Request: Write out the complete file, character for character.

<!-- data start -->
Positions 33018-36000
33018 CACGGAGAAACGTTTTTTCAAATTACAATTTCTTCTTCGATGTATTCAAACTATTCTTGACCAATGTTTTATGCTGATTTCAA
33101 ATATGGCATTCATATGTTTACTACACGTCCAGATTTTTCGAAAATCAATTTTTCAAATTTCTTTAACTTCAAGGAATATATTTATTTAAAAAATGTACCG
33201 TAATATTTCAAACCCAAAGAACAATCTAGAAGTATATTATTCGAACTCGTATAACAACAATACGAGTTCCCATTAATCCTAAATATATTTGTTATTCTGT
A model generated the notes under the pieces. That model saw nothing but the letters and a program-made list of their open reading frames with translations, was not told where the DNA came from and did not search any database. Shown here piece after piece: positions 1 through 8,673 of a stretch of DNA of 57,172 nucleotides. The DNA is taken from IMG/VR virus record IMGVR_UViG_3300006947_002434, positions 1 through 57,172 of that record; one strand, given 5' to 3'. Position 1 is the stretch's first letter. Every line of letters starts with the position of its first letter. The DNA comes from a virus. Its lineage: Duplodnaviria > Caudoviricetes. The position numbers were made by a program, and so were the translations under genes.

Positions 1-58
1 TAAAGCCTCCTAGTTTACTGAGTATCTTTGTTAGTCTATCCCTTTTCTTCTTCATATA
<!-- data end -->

Positions 33018-36000
33018 CACGGAGAAACGTTTTTTCAAATTACAATTTCTTCTTCGATGTATTCAAACTATTCTTGACCAATGTTTTATGCTGATTTCAA
33101 ATATGGCATTCATATGTTTACTACACGTCCAGATTTTTCGAAAATCAATTTTTCAAATTTCTTTAACTTCAAGGAATATATTTATTTAAAAAATGTACCG
33201 TAATATTTCAAACCCAAAGAACAATCTAGAAGTATATTATTCGAACTCGTATAACAACAATACGAGTTCCCATTAATCCTAAATATATTTGTTATTCTGT
A model generated the notes under the pieces. That model saw nothing but the letters and a program-made list of their open reading frames with translations, was not told where the DNA came from and did not search any database. Shown here piece after piece: positions 1 through 8,673 of a stretch of DNA of 57,172 nucleotides. The DNA is taken from IMG/VR virus record IMGVR_UViG_3300006947_002434, positions 1 through 57,172 of that record; one strand, given 5' to 3'. Position 1 is the stretch's first letter. Every line of letters starts with the position of its first letter. The DNA comes from a virus. Its lineage: Duplodnaviria > Caudoviricetes. The position numbers were made by a program, and so were the translations under genes.

Positions 1-58
1 TAAAGCCTCCTAGTTTACTGAGTATCTTTGTTAGTCTATCCCTTTTCTTCTTCATATA